"We're not losing this war."
That's how a Las Vegas Army Reserve sergeant and Iraq war veteran who is heading out again for Operation Iraqi Freedom reacted Friday to Nevada Sen. Harry Reid's assessment that the war in Iraq is "lost."
"I don't believe the war is lost," Sgt. George Turkovich, 24, said as he stood with other soldiers near a shipping container that had been packed for their deployment to Kuwait.
The soldiers leave today for a six-week training stint at Camp Atterbury, Ind., before heading overseas to run a camp in support of the war effort. It is uncertain if their yearlong tour will take them to Iraq.
"Unfortunately, politics has taken a huge role in this war affecting our rules of engagement," said Turkovich, a 2001 Palo Verde High School graduate. "This is a guerrilla war that we're fighting, and they're going to tie our hands.
"So it does make it a lot harder for us to fight the enemy, but we're not losing this war," he said.
For the most part, the 50-plus soldiers from a detachment of the Army Reserve's 314th Combat Service Support Battalion expressed similar views about Reid's war-is-lost comments this week. They respectfully disagreed with the Democrat.
All volunteers, they were upbeat and excited about the deployment. Some said they were nervous and were trying not to dwell on leaving their families for a year.
Spc. Marvin Castillo, 31, said he hoped to be back next year in time for his son's second birthday in June.
"It's very hard," he said. "The best thing to do is not think about it."
Pfc. Joshua Nance, 18, said he feels Las Vegas supports the troops going to Iraq. "As far as everybody I've ever run into, yes, they support us. Absolutely."
Reid tried to persuade President Bush this week to "bring this war to a responsible end." But Bush said he would veto war funding legislation because it is tied to a Sept. 1, 2008, deadline for troops to withdraw.
While the soldiers discussed their views on the war at the Army Reserve facility on East Sahara Avenue, Reid, the senate majority leader, delivered a speech on the Senate floor, responding to criticism from Bush.
"The partisans who launched attacks on my comments are the same ones who continue to support a failed strategy that hurts our troops," Reid said.
He noted earlier that "no one wants us to succeed in Iraq more than the Democrats."
"We've proven that time and time again since this war started more than four years ago," Reid said. "We take a back seat to no one in supporting our troops, and we will never abandon our troops in a time of war."
In the eyes of Turkovich, who served as an infantryman with the 82nd Airborne Division for seven months each in Iraq and Afghanistan, the mission is nearing completion but is not over yet.
"Our mission statement when we first went into Iraq was to get Saddam out of power and stand up a new government and a new army," Turkovich said.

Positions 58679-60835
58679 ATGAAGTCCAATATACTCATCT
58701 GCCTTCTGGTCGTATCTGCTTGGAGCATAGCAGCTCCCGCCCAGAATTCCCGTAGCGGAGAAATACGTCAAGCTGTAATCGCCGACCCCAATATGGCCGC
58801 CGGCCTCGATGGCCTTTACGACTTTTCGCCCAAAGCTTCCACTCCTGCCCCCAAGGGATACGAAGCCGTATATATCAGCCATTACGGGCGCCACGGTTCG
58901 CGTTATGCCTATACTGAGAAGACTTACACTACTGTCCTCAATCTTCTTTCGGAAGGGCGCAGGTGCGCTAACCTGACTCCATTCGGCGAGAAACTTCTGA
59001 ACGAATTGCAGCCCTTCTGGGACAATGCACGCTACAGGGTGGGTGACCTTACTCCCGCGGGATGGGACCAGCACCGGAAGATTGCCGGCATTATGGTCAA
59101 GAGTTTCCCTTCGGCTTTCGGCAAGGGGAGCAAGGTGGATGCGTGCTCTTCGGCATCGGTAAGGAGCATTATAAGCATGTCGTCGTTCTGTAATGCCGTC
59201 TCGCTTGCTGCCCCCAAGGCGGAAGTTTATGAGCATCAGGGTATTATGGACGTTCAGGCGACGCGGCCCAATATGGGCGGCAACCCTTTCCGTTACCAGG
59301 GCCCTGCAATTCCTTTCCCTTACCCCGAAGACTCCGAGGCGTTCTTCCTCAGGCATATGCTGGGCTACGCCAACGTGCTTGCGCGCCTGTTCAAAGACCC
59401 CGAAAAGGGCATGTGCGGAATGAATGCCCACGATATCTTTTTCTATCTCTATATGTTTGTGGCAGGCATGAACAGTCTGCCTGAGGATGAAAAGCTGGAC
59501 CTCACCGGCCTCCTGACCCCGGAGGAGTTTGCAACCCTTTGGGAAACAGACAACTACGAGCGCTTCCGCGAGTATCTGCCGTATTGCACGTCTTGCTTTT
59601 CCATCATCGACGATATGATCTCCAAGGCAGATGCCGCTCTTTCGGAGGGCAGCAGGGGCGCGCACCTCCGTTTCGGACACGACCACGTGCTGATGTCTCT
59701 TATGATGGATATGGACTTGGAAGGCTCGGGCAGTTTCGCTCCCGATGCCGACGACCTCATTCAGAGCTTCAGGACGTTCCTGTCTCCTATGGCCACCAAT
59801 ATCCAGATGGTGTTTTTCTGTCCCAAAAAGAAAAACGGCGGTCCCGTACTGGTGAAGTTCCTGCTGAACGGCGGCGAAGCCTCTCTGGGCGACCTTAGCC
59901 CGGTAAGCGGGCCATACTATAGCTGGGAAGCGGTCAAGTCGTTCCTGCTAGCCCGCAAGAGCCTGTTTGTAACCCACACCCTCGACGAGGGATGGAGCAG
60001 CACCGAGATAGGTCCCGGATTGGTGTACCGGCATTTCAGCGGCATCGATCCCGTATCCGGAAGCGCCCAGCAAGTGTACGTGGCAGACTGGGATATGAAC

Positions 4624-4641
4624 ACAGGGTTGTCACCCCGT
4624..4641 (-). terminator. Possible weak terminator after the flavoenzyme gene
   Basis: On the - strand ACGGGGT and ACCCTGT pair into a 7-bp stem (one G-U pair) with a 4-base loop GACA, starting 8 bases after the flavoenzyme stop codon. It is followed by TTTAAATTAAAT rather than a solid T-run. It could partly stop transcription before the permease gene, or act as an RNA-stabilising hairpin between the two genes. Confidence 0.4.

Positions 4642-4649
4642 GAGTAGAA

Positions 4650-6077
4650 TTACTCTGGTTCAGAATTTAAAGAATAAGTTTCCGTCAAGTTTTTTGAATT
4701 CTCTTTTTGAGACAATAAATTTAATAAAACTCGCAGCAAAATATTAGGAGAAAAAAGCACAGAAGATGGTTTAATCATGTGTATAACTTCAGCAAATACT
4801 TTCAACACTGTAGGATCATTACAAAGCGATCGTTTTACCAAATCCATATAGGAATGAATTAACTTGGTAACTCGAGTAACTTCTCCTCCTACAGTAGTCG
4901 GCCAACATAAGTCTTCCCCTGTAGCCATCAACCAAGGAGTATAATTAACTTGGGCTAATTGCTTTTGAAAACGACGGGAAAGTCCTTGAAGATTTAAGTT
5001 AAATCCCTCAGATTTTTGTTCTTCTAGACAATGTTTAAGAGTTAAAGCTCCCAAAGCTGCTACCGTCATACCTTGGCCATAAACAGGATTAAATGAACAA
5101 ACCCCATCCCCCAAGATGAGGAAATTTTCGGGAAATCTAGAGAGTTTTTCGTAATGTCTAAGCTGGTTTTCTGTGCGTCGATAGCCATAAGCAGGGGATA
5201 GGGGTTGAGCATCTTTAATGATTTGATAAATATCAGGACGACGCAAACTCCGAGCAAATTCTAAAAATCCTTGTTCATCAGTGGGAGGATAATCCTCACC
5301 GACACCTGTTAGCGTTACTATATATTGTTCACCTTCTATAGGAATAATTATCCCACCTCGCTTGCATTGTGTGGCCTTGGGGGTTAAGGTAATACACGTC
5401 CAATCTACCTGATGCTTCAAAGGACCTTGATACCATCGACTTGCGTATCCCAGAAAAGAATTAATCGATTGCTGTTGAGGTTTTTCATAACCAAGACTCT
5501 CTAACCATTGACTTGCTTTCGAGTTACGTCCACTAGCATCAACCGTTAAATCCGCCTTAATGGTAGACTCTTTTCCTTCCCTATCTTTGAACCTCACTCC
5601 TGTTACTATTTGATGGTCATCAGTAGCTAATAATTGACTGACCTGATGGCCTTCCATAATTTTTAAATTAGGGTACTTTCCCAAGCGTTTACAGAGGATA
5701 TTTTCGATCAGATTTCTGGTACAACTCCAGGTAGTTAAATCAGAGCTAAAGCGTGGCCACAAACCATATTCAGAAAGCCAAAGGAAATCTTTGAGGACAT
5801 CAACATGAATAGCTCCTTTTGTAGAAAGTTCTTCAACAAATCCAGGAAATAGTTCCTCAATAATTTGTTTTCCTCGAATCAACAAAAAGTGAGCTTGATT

"We've gone in there. Saddam is now out of power, and we've stood up a new army and we've stood up a new government," he said. "Now we're just kind of the crutch, nursing it along for right now, and hopefully they'll be able to get off those training wheels soon and they'll be able to stand for themselves."
The 314th's stateside commander, Lt. Col. Steven Cox, said the political controversy swirling around the war "does weigh upon us because the representatives are supposed to represent American sentiments."
"I find it exceedingly difficult to believe that the American people would leave their military dangling in the wind the way the good senator is doing," Cox said.
"Defeatism ... from our elected officials does not serve us well in the field," he said. "They embolden the enemy, and they actually leave them with the feeling that they can defeat us and win this.
"All they have to do is wait us out because the American resolve is waning," he said.
Cox said he's "not sure the senator accurately echoes the people he represents. ... I believe his tactics are more of shock in trying to sway public opinion. He may have spoken out of turn."
The lieutenant colonel, who experienced firsthand the fall of the Berlin Wall in 1989, said the military "never sets timelines. If we establish a timeline, all the enemy has to do is make us miss that timeline, and they can claim victory regardless of the outcome from there."
Reid was unavailable late Friday to respond to the soldiers' views.
In an e-mail, Reid spokesman Jon Summers wrote that the senator "has the greatest respect for our troops and is grateful for their service."
"He understands the sacrifices they make and the effects felt by their families when they are called to serve overseas," Summers said.
"That is why he believes we owe it to them to give them all the resources they need and provide them with a strategy that is worthy of their sacrifices," he wrote. "Military generals, the American public, and a bipartisan majority of Congress all agree that to stay the course of the president's failed strategy fails our troops and will not lead to success in Iraq."
Lt. Col. John Blankenbaker, the unit's overseas commander, said: "You want to be successful and do the mission that we will be given. And you want to make sure that we do it safely and bring all the soldiers back."